My favourite Elvis Costello album is Armed Forces and my favourite Elvis Costello song is Accidents will happen. It begins: I just don’t know where to begin. And it ends: I know, I know. If I am lucky, every writing day is like this. I feel like I don’t know where to begin, I begin anyway, I figure something out.
People sometimes ask me how I write books when I work full time, have a family, etc. My answer is it takes forever (I am fifty years old. I have written two books.) and, I write on Sundays. I write on vacation, too, and when I’m ill – I got an incredible amount of work done once when I had pneumonia – but mostly, it is Sundays.
Sunday begins with our two dogs, Mary and Munro, waking me up between 5:30 and 6am. (They are Chihuahuas. Their bladders are tiny. It is amazing to me that they don’t just pee on the floor in the middle of the night. But they don’t! They just get up at 5:30.) I get up, feed them, take them out into the backyard, and then we all go back to bed to sleep or read for a while. (I read, they sleep). Because it is Sunday after all.
(Munro and Mary, the dogs)
When I can’t stay in bed anymore, I get up. I go downstairs and drink coffee and eat breakfast in my pyjamas, then shower, get dressed, make a thermos of tea and head to my “office”. My office is in our son’s bedroom. After he left home to go to university, my husband built a desk and shelves at one end of the room. I keep books there that help me write or that are otherwise reassuring. Reference books, art books, books about rock and roll, books by friends. And just really astonishingly good books. Books that seem impossible to write. Housekeeping by Marilynne Robinson, Zombie by Oates, Herzog by Saul Bellow, Time’s Arrow by Martin Amis, etc. Books to dream on.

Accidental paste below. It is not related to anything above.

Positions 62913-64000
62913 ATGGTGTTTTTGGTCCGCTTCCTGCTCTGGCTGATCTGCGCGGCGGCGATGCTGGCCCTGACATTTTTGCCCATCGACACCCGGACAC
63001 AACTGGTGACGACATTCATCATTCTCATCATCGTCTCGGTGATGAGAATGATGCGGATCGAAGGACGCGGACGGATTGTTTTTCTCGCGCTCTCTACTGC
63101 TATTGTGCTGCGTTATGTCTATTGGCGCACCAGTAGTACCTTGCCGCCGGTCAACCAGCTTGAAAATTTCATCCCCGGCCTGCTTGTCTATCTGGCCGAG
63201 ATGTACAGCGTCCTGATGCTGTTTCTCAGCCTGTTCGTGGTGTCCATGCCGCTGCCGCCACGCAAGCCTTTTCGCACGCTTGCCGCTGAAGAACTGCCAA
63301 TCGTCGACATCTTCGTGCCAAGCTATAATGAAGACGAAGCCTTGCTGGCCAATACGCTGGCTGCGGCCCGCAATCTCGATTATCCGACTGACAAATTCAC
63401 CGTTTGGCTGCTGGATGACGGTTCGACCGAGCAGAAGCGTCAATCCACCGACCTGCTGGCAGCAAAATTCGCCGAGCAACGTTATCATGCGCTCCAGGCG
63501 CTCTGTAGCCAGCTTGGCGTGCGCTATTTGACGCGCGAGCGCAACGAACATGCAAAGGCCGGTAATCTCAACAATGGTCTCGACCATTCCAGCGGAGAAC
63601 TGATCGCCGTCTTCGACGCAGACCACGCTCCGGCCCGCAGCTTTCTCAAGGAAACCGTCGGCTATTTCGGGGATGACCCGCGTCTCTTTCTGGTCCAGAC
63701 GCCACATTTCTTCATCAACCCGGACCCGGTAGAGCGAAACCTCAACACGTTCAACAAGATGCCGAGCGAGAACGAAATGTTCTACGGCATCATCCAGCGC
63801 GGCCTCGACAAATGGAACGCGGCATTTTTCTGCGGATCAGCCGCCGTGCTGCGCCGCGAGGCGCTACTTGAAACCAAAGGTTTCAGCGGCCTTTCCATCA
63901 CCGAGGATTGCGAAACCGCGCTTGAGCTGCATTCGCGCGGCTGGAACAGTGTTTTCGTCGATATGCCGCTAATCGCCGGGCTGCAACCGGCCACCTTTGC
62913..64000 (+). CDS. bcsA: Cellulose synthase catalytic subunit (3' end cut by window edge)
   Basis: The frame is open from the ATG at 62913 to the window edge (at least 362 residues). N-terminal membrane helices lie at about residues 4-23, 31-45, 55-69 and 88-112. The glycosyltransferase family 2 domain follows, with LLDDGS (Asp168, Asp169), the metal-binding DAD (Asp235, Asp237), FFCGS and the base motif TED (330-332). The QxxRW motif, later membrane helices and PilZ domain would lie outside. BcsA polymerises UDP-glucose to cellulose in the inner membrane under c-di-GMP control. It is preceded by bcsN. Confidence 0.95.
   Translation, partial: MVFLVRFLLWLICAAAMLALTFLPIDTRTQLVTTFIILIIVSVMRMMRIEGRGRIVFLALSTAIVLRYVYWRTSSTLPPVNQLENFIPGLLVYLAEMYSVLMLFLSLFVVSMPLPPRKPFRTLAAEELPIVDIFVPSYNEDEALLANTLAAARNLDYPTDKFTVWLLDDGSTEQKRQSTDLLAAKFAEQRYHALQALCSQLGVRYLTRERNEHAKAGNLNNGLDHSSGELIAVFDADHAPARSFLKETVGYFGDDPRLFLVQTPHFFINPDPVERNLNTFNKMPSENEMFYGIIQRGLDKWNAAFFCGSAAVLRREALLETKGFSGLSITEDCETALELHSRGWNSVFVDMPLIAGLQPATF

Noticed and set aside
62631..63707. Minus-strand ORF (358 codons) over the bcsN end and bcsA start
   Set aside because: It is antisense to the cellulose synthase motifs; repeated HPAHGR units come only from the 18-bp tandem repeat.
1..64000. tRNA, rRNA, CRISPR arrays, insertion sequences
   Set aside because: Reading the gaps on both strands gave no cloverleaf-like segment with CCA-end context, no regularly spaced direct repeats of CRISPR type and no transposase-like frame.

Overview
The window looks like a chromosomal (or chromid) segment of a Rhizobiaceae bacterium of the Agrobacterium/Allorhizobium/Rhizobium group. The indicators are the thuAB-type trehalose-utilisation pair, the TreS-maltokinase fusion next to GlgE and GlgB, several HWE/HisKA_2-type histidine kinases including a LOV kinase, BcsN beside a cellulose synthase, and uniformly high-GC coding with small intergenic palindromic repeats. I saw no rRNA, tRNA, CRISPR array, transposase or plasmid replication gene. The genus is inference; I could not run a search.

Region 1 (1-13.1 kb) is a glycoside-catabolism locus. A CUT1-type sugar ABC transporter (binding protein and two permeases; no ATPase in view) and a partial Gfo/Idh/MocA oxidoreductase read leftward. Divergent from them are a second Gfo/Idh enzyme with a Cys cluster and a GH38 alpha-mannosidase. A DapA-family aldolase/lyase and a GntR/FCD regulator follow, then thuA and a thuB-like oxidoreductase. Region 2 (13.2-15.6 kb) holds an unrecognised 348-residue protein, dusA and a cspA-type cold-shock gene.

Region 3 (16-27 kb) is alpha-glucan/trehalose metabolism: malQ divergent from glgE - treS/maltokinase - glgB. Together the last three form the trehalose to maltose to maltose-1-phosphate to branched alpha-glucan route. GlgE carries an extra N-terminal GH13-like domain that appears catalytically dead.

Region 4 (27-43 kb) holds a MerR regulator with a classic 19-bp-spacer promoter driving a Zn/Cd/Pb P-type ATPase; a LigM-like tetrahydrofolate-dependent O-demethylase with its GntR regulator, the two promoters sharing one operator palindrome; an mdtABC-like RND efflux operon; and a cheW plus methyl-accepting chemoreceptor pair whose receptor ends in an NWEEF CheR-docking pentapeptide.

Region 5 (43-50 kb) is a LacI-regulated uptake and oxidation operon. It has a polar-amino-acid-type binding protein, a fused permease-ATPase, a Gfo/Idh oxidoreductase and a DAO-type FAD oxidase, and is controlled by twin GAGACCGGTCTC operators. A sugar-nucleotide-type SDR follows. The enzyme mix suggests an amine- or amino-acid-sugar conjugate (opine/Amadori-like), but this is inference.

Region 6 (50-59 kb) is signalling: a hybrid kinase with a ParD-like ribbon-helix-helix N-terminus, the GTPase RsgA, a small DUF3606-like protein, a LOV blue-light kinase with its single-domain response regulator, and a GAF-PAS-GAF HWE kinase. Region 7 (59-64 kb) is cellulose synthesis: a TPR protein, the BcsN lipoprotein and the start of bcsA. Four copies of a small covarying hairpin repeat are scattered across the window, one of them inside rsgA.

You can see there are also gadgets. A mini Christmas tree that changes colour, a rubik’s cube. Things to fiddle with or stare at while thinking.
(The desk: writing HQ)
I also have a cork board that I tack things to that seem to have something to do with what I am writing. Images, lists, timelines. Also, there are pictures of people I admire that I cut out of magazines. Sometimes I like a picture so much it feels like bad luck to throw it out. Saul Bellow mid-sentence, a young James Merrill looking exactly like Matthew Broderick. Helen MacDonald sitting in her apartment with a giant hawk on her wrist looking like she hasn’t slept in a week. Wallace Stevens looking like the undercover poetic super-hero he was. Shipwrecks. Machines. That’s what it is like in the office.
(The corkboard. I don’t know what it means. It just helps.)
This is where I am supposed to sit and write. And I do. But I also roam around the house. I like to write at the kitchen table or on the couch in the living room. The couch is the best because dogs are there and also because you can flop down on your back in frustration when you get stuck. It can be magic. You flop down on your back, totally lost, and after a few minutes of staring at the ceiling, something comes to you, a place to start, and you pop back up and write a bit more.
Other ways of unsticking myself that I use include pacing around, taking a bath, folding laundry, staring out the window. They all usually work.
Another important factor in keeping to my Sunday schedule is this: every Sunday my husband goes down to the basement and paints all day. He is committed. This helps me. If he were around to talk to, to waste time with, I would never write a word on Sundays. But he goes down into the basement and makes oil paintings like the one below and listens to music so loud that I can often hear it two floors up. Regularly, I go down two flights of stairs, scare the life out of him just by appearing in the basement, and gently ask him to turn it down. Then back up two flights of stairs. Exercise!
(the kind of thing Peter Shmelzer makes in our basement on Sundays)
That’s it. Each Sunday, I do this sort of thing (typing, sitting at the desk, flopping down on the couch, stomping up and down the stairs, bathing, folding, pacing, staring) until 4 or 5pm. Then we go to the pub.
Missy Marston’s first novel, The Love Monster, was the winner of the 2013 Ottawa Book Award, a finalist for the CBC Bookie Awards and for the Scotiabank Giller Prize Readers' Choice. Her second novel, about daredevils and heartache, will be published by ECW Press in 2019. She lives in Ottawa.
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